What Is a Trading Effect?

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  • Written By: Jim B.
  • Edited By: Rachel Catherine Allen
  • Last Modified Date: 16 September 2019
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A trading effect is a way for investors to measure the impact of their various market trades on their overall portfolios. This is done by measuring a trade or a series of trades against some industry benchmark to see how they compare. For stocks, the S&P 500® is commonly used as benchmark, while bond traders can use the Dow Jones Corporate Bond Index as their basis for comparison. Using the trading effect can be an effective way to judge the performance of mutual fund managers, portfolio managers, or even the investors themselves if they are responsible for choosing their own trades.

Measuring the performance of the various investments and transactions made is a necessity for a good investor. Without knowing how their different investments are stacking up against others of the same type, investors could be losing their competitive edge in the market. Even when investments are making money over time, they can still be problematic if they aren't performing as well as other assets and securities. One way to keep track of the performance of an investment or a series of them is to use the trading effect.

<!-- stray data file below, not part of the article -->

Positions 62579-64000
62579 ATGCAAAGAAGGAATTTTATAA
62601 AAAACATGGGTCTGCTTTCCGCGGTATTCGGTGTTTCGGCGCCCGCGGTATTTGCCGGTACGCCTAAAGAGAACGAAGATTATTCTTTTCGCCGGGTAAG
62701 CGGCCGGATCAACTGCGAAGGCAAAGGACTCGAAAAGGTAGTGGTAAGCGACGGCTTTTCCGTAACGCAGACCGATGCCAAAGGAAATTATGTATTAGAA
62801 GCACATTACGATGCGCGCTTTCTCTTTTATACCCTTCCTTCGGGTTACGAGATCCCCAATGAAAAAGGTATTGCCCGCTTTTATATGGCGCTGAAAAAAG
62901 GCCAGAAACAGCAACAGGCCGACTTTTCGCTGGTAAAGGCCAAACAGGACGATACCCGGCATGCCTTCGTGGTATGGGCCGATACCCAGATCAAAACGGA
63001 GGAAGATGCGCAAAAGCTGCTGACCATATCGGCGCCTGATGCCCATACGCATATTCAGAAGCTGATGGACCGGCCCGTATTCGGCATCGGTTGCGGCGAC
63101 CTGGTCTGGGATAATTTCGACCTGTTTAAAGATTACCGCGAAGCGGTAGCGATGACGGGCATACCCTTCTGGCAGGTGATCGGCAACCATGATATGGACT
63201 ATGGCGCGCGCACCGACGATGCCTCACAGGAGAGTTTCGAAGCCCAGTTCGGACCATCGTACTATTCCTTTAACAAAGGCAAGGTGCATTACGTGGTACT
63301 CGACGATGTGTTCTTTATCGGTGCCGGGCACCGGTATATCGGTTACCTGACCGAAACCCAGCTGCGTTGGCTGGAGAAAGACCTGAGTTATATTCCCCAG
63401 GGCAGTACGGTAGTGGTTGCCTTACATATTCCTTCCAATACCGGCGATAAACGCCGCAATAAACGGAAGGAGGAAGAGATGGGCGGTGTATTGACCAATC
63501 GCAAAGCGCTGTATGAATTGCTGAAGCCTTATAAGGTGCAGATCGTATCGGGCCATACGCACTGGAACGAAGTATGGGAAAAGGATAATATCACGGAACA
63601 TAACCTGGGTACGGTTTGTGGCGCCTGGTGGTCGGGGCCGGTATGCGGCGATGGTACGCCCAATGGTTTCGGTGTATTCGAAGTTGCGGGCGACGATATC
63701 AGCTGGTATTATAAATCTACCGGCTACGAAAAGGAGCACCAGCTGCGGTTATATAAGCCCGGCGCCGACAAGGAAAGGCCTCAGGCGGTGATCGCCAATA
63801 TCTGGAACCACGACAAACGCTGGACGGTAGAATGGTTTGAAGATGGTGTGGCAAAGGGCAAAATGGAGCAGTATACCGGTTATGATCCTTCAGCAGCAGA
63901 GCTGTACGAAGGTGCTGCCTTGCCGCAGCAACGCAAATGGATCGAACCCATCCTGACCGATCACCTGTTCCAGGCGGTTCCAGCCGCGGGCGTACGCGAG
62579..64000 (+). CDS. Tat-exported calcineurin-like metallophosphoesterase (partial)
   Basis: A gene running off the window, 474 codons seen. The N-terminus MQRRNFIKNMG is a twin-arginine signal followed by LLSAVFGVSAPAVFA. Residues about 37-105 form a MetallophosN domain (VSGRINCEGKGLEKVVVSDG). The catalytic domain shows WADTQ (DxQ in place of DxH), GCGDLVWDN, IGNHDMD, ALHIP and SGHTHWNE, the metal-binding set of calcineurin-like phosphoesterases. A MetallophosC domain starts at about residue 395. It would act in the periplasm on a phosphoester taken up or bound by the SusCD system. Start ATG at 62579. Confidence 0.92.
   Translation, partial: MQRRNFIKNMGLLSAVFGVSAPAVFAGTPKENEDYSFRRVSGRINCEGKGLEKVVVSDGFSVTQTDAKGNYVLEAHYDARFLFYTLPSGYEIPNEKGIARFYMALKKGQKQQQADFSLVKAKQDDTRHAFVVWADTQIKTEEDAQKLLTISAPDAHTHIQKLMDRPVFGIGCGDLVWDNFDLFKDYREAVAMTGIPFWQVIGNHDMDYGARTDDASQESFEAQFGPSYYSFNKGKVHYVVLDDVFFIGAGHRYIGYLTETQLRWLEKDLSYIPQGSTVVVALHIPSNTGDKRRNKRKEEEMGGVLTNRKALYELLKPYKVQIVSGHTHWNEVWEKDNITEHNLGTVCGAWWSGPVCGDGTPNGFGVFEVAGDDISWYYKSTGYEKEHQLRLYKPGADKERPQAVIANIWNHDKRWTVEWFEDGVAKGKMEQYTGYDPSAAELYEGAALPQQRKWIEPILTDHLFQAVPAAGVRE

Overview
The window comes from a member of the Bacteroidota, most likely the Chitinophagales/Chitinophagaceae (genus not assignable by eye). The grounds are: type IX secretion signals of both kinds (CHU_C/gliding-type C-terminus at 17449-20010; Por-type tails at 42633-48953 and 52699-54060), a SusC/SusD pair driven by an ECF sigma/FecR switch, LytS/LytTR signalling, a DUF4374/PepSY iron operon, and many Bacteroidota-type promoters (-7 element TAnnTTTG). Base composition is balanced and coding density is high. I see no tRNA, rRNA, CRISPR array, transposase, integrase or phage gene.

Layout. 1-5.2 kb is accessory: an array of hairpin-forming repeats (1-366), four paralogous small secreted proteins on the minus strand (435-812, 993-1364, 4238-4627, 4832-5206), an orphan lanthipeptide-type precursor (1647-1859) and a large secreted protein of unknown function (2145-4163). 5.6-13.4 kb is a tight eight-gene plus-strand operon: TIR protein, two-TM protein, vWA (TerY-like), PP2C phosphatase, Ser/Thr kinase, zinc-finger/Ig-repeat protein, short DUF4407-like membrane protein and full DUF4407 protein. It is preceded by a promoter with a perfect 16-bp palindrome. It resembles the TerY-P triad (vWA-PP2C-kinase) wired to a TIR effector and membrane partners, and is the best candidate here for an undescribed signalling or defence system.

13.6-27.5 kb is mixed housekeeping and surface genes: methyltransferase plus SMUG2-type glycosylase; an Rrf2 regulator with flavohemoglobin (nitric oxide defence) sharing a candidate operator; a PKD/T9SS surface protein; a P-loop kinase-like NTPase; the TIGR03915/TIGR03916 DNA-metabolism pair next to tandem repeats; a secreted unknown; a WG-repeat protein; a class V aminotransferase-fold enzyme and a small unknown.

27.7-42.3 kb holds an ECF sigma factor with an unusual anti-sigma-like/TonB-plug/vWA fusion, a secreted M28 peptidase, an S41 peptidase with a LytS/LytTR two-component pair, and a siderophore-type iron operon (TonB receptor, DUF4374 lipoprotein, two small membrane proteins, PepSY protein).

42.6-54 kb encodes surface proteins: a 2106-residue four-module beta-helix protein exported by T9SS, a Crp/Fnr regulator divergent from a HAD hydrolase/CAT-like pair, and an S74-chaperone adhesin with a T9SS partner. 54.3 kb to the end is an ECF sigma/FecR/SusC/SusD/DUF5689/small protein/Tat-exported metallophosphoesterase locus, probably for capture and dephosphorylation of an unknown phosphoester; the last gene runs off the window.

The key to the trading effect is the use of benchmarks. There are benchmarks that exist for just about every type of investment, and they can be chosen based on how narrow the investor wants to be with his or her comparison. For example, an investor who buys stocks might wish to simply consult the S&P 500® as the index which will serve as the benchmark. If the investor focuses on stocks with small market share, however, he or she might wish to choose an index that tracks the performance of those specific stocks.

Once the benchmark is chosen, the investor simply has to compare the performance of his or her investments against the benchmark. As an example, an investor who buys bonds chooses a bond index that has gone up by 10 percent over the course of a year. Over the same time period, the bond portfolio owned by the investor has risen just eight percent. In this case, the trading effect is negative, and the investor, even though he is making money, is falling short of the average.

There are many different applications for the trading effect. An investor in a mutual fund might use it to track the performance of the fund manager's investment choices. Other investors turn their entire portfolios over to investment professionals, and this technique can be effective for judging their performance as well.


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